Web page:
North Dakotans Can Now Apply for Medical Marijuana Cards

October 31, 2018 | Geoffrey Marshall

By Blake Nicholson for the Associated Press via U.S. News and World Report

The Health Department has endured some criticism over the amount of time it is taking to make the drug available, though the timeline isn't unusual when compared to other states with the drug, according to the advocacy group Americans for Safe Access.

 

 

BISMARCK, N.D. (AP) — North Dakota began accepting applications Monday from residents for medical marijuana cards, two years after voters approved the drug.

Applications also opened for designated caregivers, or people who help patients, such as a family member or friend. Both patients and caregivers must pay a $50 annual fee and meet certain requirements, including doctor or registered nurse certification for patients and a criminal background check for caregivers.

The Health Department expects to begin issuing registry cards in December, around the time a marijuana manufacturing facility in Bismarck anticipates having product available.

The state estimates that as many as 4,000 people will legally be using the drug three years from now. That's based on the experience in Delaware, which North Dakota officials have cited as a model.

"One of the major milestones in implementing the medical marijuana program has now been accomplished," said Jason Wahl, director of the department's Medical Marijuana Division.

North Dakota voters approved the drug in November 2016 , and lawmakers crafted a law in 2017 that allows its use for 17 medical conditions, along with terminal illnesses.

The Health Department has endured some criticism over the amount of time it is taking to make the drug available, though the timeline isn't unusual when compared to other states with the drug, according to the advocacy group Americans for Safe Access.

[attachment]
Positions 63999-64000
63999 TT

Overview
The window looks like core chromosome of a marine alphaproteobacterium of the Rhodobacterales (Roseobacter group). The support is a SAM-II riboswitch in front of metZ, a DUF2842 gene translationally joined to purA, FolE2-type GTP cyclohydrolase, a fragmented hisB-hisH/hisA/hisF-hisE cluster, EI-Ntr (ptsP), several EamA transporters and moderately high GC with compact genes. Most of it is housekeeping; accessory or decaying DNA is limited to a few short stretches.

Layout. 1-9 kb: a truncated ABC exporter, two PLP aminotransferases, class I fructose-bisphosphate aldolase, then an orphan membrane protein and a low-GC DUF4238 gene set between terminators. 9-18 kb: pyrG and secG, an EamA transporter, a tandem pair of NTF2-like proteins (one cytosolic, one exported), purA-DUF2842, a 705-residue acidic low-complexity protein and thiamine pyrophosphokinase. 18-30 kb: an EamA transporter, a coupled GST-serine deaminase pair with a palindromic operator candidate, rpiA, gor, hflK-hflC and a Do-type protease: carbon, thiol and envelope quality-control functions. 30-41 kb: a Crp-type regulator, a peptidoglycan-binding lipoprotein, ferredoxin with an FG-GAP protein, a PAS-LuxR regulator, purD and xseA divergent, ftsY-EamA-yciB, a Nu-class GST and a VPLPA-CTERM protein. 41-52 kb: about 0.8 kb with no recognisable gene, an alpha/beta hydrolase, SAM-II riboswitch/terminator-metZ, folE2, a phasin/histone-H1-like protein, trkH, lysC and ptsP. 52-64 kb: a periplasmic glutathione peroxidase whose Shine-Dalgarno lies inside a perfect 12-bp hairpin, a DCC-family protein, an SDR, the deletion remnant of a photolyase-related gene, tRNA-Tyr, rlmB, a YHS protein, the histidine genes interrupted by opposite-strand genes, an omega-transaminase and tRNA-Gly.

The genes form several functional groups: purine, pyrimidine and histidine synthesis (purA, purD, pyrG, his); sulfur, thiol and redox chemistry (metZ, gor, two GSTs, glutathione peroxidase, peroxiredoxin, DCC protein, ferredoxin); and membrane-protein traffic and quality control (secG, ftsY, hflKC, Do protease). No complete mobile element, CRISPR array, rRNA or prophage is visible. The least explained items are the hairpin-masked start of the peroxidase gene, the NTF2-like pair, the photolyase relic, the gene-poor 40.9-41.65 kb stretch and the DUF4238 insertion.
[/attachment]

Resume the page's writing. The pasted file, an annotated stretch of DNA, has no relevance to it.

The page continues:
North Dakota has used a phased-in approach modeled after other states that have set up medical marijuana programs.

The state earlier this year selected companies to implement a monitoring system and to perform laboratory testing . It recently named companies to open dispensaries in Fargo and Bismarck , the state's two largest cities, and expects to select companies by late November to open dispensaries in Grand Forks and Williston. Applications are to open in January for dispensaries in Devils Lake, Dickinson, Jamestown and Minot. All eight dispensaries are expected to be operating by next July.

The Health Department registered the Bismarck manufacturing facility earlier this fall, and a facility being developed in Fargo is expected to receive final state approval by mid-November, according to Wahl.

The market — not the state — will dictate what the drug costs, and patients are not allowed to grow their own.



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